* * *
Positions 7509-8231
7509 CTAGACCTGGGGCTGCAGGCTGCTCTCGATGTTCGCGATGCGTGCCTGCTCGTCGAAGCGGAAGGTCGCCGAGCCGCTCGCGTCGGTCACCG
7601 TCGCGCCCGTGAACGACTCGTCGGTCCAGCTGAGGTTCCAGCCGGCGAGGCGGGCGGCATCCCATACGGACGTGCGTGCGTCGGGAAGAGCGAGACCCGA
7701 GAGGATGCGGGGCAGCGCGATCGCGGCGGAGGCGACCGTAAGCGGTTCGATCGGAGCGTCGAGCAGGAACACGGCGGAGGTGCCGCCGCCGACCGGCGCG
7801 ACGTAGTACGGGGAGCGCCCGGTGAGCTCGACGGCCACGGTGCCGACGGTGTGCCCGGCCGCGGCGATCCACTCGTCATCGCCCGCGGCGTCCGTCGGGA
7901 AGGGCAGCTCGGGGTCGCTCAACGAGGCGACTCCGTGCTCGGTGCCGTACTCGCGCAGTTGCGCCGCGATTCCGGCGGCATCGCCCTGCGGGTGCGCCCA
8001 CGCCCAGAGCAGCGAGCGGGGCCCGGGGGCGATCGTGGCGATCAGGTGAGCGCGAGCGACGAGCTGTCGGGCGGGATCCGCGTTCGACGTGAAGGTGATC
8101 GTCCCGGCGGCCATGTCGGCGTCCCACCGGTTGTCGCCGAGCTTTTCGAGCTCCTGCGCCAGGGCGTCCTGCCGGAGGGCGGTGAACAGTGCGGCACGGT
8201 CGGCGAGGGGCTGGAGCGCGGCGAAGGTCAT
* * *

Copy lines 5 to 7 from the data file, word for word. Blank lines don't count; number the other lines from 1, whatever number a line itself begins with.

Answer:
7801 ACGTAGTACGGGGAGCGCCCGGTGAGCTCGACGGCCACGGTGCCGACGGTGTGCCCGGCCGCGGCGATCCACTCGTCATCGCCCGCGGCGTCCGTCGGGA
7901 AGGGCAGCTCGGGGTCGCTCAACGAGGCGACTCCGTGCTCGGTGCCGTACTCGCGCAGTTGCGCCGCGATTCCGGCGGCATCGCCCTGCGGGTGCGCCCA
8001 CGCCCAGAGCAGCGAGCGGGGCCCGGGGGCGATCGTGGCGATCAGGTGAGCGCGAGCGACGAGCTGTCGGGCGGGATCCGCGTTCGACGTGAAGGTGATC